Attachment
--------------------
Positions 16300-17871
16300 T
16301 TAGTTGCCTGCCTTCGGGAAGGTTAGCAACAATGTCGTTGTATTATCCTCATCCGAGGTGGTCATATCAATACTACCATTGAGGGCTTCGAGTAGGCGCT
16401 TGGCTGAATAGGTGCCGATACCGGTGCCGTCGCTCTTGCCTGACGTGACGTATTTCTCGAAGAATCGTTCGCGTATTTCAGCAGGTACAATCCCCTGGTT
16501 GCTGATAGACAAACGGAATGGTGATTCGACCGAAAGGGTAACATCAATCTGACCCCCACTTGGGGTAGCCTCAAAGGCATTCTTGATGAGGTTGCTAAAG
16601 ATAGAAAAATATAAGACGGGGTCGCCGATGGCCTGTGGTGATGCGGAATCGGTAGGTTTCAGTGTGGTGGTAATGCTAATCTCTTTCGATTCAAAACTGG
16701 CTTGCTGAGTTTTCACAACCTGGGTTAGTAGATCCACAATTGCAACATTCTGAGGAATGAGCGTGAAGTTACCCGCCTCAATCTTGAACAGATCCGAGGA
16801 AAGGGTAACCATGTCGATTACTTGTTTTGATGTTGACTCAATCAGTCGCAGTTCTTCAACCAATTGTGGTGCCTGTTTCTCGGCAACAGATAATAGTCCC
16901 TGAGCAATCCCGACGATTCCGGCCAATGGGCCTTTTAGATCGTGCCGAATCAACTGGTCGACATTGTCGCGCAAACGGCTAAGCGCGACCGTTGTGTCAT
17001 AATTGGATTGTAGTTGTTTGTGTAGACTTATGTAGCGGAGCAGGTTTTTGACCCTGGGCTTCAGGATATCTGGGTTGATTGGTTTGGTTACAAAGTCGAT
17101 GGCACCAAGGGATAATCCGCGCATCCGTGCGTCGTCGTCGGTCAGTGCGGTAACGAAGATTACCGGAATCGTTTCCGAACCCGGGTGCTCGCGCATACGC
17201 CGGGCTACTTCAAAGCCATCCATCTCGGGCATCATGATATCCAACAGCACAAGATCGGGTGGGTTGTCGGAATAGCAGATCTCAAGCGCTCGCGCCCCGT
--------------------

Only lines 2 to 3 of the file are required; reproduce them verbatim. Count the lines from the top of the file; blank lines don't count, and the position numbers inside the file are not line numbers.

16300 T
16301 TAGTTGCCTGCCTTCGGGAAGGTTAGCAACAATGTCGTTGTATTATCCTCATCCGAGGTGGTCATATCAATACTACCATTGAGGGCTTCGAGTAGGCGCT